The Japanese crowd did not appear to have the same preoccupations that I had. From the sidewalk outside the station, things seemed much the same as in other Japanese cities. Little girls and elderly ladies in kimonos rubbed shoulders with teenagers and women in western dress. Serious looking men spoke to one another as if they were oblivious of the crowds about them, and bobbed up and down repeatedly in little bows, as they exchanged the ritual formula of gratitude and respect: "Tomo aligato gozayimas." Others were using little red telephones that hung on the facades of grocery stores and tobacco shops.

"Hi! Hi!" said the cab driver, whose door popped open at the very sight of a traveler. "Hi", or something that sounds very much like it, means "yes". "Can you take me to City Hall?" He grinned at me in the rear-view mirror and repeated "Hi!" "Hi! ’ We set off at top speed through the narrow streets of Hiroshima. The tall buildings of the martyred city flashed by as we lurched from side to side in response to the driver's sharp twists of the wheel.

Just as I was beginning to find the ride long, the taxi screeched to a halt, and the driver got out and went over to a policeman to ask the way. As in Tokyo, taxi drivers in Hiroshima often know little of their city, but to avoid loss of face before foreigners, will not admit their ignorance, and will accept any destination without concern for how long it may take them to find it.

At last this intermezzo came to an end, and I found myself in front of the gigantic City Hall. The usher bowed deeply and heaved a long, almost musical sigh, when I showed him the invitation which the mayor had sent me in response to my request for an interview. "That is not here, sir," he said in English. "The mayor expects you tonight for dinner with other foreigners on the restaurant boat. See? This is where it is.” He sketched a little map for me on the back of my invitation.

Thanks to his map, I was able to find a taxi driver who could take me straight to the canal embankment , where a sort of barge with a roof like one on a Japanese house was moored . The Japanese build their traditional houses on boats when land becomes too expensive. The rather arresting spectacle of little old Japan adrift amid beige concrete skyscrapers is the very symbol of the incessant struggle between the kimono and the miniskirt.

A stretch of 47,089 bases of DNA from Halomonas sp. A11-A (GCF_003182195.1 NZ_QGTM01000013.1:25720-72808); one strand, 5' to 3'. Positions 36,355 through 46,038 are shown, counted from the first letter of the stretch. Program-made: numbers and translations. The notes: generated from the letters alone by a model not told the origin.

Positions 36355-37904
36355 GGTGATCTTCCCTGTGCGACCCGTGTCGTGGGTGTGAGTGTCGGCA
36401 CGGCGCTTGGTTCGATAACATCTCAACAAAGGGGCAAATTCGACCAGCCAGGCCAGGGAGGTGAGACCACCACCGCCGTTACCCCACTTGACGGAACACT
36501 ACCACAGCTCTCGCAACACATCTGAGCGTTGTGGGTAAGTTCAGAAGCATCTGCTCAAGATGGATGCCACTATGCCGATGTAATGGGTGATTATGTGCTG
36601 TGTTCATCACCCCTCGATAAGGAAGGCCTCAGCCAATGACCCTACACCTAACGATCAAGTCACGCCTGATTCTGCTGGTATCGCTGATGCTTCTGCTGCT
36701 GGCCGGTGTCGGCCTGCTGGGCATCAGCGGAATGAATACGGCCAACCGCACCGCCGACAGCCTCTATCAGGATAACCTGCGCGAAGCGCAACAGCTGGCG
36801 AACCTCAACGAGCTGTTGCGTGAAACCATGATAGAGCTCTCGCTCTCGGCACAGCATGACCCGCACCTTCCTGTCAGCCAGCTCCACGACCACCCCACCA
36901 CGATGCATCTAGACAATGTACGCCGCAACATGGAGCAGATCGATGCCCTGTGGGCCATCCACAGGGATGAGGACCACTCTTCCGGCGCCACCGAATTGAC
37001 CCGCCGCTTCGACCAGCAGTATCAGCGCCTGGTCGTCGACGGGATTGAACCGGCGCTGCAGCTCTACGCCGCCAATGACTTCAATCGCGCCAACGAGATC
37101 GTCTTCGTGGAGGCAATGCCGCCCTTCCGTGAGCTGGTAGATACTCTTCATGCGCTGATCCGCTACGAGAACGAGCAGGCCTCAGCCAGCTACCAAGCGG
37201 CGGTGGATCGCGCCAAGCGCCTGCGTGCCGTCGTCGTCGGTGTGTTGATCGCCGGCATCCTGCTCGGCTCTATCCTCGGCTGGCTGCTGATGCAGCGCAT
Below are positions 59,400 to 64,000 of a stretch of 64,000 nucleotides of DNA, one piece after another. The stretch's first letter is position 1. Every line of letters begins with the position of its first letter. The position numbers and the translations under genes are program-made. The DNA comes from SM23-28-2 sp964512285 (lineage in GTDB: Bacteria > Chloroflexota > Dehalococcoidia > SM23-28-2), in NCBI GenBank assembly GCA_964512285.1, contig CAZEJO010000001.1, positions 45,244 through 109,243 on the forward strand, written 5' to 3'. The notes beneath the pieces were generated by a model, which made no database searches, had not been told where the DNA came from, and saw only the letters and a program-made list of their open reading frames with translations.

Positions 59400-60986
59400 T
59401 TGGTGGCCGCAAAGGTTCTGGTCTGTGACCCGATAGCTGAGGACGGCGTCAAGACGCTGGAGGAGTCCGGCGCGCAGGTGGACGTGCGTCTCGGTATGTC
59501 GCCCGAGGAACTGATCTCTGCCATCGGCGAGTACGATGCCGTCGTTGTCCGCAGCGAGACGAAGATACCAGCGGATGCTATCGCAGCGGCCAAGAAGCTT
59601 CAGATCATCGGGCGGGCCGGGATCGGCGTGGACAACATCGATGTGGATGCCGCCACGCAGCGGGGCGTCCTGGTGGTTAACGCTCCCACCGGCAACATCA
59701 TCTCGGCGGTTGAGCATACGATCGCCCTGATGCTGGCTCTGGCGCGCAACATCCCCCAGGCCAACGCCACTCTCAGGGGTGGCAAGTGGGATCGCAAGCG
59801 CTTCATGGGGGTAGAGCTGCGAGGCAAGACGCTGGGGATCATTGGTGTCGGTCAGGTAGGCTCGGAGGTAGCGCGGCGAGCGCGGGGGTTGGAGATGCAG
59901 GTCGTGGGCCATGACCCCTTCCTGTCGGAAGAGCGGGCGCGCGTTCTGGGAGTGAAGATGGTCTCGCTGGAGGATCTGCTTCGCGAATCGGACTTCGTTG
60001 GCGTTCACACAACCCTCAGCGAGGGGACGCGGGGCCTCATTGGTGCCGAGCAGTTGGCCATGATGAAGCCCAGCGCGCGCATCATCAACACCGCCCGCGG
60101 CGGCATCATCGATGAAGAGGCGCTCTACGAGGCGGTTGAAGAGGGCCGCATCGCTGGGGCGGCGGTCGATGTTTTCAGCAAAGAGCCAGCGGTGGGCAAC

At the door to the restaurant, a stunning, porcelain-faced woman in traditional costume asked me to remove my shoes. This done, I entered one of the low-ceilinged rooms of the little floating house, treading cautiously on the soft matting and experiencing a twinge of embarrassment at the prospect of meeting the mayor of Hiroshima in my socks.

He was a tall, thin man, sad-eyed and serious. Quite unexpectedly, the strange emotion which had overwhelmed me at the station returned, and I was again crushed by the thought that I now stood on the site of the first atomic bombardment, where thousands upon thousands of people had been slain in one second, where thousands upon thousands of others had lingered on to die in slow agony .

The introductions were made. Most of the guests were Japanese, and it was difficult for me to ask them just why we were gathered here. The few Americans and Germans seemed just as inhibited as I was. "Gentlemen," said the mayor, "I am happy to welcome you to Hiroshima."

Everyone bowed, including the Westerners. After three days in Japan, the spinal column becomes extraordinarily flexible.

"Gentlemen, it is a very great honor to have you here in Hiroshima."

There were fresh bows, and the faces grew more and more serious each time the name Hiroshima was repeated.

"Hiroshima, as you know, is a city familiar to everyone,” continued the mayor.

"Yes, yes, of course,” murmured the company, more and more agitated.